Yellen said that research may provide evidence of what allows people to get ahead, and to predict how individual circumstances impact income inequality.

 

“It would also be beneficial to understand whether any policies may hold people back or discourage upward mobility,” Yellen said in prepared remarks for a speech to a Fed research conference here on economic mobility.

 

Yellen tackled the issue of income inequality in a speech in Boston last October, saying she was “greatly concerned” about income disparity in the United States.”

(emphasis added)

We repeat that there is absolutely no need for her to be concerned about “income disparity” as such. What is worth being concerned about is the fact that the income and wealth of most people is actually stagnating and even declining, while those who are already rich keep getting richer even if they don’t lift a finger.

No research is required to find out what exactly is holding people back. If we wanted to remove obstacles to social mobility, “a policy of strict laissez-faire” as Mr. Reismann has formulated it should do the trick. It is quite ironic that Ms. Yellen expresses so much concern about inequality given that she heads the very institution that is the main reason for the increase in income inequality. The necessary research has been done by Richard Cantillon in the 18th century already. There is definitely no need to pay anyone for yet another investigation into the matter.

Newly created money always enters the economy at discrete points. This means that some members of society will gain new purchasing power before others, without having to contribute any real savings to the economy, or having to borrow real savings from others. They can exercise a claim on goods and services before their prices react to the presence of additional money. As this money spreads outward in a wave-like movement, prices will adjust – and the later receivers of new money, and/or those who don’t receive it at all, will necessarily lose out. In other words, the Federal Reserve’s policy of money supply expansion creates winners and losers – with the latter the great majority of people, whose real incomes are declining.

 

Hello Ms. Yellen – we’ve got your research right here – click to enlarge.

The chart above shows that since the year 2000, the broad us money supply has more than tripled – in fact, it has almost quadrupled. All of the additional money created in that time was created ex nihilo – i.e, literally from thin air. This has enabled countless exchanges of nothing (new money) for something (real goods and services) to take place. Not only has wealth been redistributed on a grand scale in this manner, but the economy has suffered an untold amount of structural damage, as scarce capital has been malinvested and ultimately consumed.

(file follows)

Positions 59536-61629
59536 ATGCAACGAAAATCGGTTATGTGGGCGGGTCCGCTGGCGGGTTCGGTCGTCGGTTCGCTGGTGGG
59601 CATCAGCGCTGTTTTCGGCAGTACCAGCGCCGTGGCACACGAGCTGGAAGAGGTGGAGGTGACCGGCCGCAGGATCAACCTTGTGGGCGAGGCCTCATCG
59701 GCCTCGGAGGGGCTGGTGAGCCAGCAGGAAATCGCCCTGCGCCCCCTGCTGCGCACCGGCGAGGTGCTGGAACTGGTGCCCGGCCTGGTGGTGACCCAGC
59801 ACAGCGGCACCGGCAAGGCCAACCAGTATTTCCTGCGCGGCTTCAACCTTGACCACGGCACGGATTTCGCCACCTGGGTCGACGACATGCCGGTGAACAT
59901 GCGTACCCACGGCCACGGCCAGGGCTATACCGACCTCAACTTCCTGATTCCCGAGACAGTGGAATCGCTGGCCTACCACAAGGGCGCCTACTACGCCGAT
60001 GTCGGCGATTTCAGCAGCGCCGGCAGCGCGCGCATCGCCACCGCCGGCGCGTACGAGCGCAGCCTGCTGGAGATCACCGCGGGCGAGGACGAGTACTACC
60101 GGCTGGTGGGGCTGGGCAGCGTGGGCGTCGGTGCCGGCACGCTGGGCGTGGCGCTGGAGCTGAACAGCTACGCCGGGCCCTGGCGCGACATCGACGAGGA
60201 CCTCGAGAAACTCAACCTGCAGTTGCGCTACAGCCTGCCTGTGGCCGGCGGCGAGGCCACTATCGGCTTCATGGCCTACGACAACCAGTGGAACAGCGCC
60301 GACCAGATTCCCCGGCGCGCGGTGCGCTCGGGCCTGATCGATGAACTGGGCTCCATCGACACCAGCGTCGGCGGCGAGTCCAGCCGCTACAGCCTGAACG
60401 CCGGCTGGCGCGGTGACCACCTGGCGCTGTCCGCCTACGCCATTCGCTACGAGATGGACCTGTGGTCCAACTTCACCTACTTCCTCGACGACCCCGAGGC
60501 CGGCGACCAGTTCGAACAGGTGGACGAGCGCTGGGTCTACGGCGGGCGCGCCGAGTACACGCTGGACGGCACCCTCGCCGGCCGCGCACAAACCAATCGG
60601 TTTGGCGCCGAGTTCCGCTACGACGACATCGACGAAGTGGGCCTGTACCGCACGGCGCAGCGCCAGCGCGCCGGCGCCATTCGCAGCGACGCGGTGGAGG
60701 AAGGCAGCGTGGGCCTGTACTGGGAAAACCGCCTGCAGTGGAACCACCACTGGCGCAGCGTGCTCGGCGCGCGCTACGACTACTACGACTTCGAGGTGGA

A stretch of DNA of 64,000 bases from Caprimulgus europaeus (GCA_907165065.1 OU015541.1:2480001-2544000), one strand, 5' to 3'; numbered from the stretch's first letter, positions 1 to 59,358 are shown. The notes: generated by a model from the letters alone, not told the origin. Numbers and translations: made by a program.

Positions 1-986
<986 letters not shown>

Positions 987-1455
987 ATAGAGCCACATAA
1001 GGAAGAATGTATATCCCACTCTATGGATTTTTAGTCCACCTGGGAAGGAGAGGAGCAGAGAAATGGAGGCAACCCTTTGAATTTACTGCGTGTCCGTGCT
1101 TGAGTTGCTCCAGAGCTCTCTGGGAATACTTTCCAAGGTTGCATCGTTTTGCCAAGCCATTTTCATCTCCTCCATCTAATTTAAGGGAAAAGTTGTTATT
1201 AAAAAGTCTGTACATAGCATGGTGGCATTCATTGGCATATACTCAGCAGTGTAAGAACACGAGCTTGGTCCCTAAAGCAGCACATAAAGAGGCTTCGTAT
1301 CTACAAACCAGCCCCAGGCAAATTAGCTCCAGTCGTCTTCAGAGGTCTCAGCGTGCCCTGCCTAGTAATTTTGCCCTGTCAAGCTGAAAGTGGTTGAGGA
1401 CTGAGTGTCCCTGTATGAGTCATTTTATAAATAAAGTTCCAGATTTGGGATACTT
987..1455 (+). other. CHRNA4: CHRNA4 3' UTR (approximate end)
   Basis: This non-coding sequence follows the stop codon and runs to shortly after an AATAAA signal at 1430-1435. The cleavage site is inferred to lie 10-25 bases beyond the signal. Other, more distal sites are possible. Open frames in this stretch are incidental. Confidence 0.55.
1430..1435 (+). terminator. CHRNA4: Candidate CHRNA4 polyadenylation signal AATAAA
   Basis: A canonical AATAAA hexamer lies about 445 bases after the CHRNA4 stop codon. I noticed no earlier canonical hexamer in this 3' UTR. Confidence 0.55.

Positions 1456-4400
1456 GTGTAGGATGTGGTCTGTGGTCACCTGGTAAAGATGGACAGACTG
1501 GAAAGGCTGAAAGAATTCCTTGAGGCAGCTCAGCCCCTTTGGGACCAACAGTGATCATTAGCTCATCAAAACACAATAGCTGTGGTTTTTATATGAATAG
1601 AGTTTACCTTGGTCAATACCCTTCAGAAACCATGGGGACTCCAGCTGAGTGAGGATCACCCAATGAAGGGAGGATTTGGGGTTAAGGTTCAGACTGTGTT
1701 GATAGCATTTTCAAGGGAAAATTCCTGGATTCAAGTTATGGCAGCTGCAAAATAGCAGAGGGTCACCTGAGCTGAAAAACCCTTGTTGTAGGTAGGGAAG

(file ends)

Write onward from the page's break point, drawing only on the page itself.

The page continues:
Obviously, it would be very easy to change this: just stop printing money, for starters. However, that is certainly not what today’s establishment figures have in mind. We have noticed that if they have already made so much money that they never need to worry again about making another dime and have the leisure to come up with their personal social engineering plans, they are often brimming with recommendations. However, we rarely hear one of them recommend that it would be best to simply leave people alone. A recent example of this was provided by famous ex-PIMCO CEO and co-investment head Mohamed El-Erian. It all sounds good until he gets to “what should be done”:

“In a wide-ranging interview, El-Erian discussed topics ranging from the global economy to the rise of inequality in the United States [uh-oh, ed.], his personal financial portfolio and his love of Twitter.

 

Q. You are speaking Tuesday at an event focusing on economic inequality. Why?

 

A. Income inequality has risen so much that consumption as a whole is undermined. That’s because rich people have a much lower propensity to consume than poor people. But it is the rich people that have captured all the income growth for the last seven years. A little bit of inequality is good for the system because it creates incentives. A lot of inequality actually creates negative economic effects. It has become an inequality of opportunity.

 

Q. What should be done?

 

A. The government should be using fiscal policy – taxing the rich more and supporting the sectors that are critical to equality of opportunity: like education and health.

(emphasis added)

Apparently, to El-Erians mind, there is nothing that could possibly be done that doesn’t involve the government doing something. As Bill Bonner recently asked: haven’t they done enough already? The government as a rule botches everything it touches. Education and health? Government efforts with respect to education have so far brought about an abysmal failure of a school system that produces a stunning number of functionally illiterates, as well as the greatest mountain of student debt in history. One would think the best thing for the government to do would be to remove itself as far as possible from the field of education. It would probably be best if it were to butt out altogether.

Health? There has already been a giant move toward even more health socialism under the current administration, which one of its chief architects openly admitted was pushed through in the most fraudulent manner possible, by exploiting “the stupidity of the American voter” (see “Dr. Gruber, Wie Geht’s Dir?” for details). And now El-Erian wants the government to do even more? What makes him think that any improvement can possibly be expected?